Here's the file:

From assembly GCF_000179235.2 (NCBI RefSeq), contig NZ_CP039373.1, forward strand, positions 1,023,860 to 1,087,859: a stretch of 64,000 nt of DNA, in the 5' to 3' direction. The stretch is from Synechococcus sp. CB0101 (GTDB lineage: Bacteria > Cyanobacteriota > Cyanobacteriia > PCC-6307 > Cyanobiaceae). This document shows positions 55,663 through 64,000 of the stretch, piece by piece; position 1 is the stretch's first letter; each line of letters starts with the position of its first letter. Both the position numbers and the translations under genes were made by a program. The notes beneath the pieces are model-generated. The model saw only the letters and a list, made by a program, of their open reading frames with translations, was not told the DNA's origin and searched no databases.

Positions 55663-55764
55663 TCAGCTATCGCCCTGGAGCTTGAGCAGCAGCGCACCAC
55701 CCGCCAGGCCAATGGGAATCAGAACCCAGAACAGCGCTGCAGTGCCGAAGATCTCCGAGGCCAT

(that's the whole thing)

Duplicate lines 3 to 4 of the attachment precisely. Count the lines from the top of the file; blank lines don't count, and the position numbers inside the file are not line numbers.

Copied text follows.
55663 TCAGCTATCGCCCTGGAGCTTGAGCAGCAGCGCACCAC
55701 CCGCCAGGCCAATGGGAATCAGAACCCAGAACAGCGCTGCAGTGCCGAAGATCTCCGAGGCCAT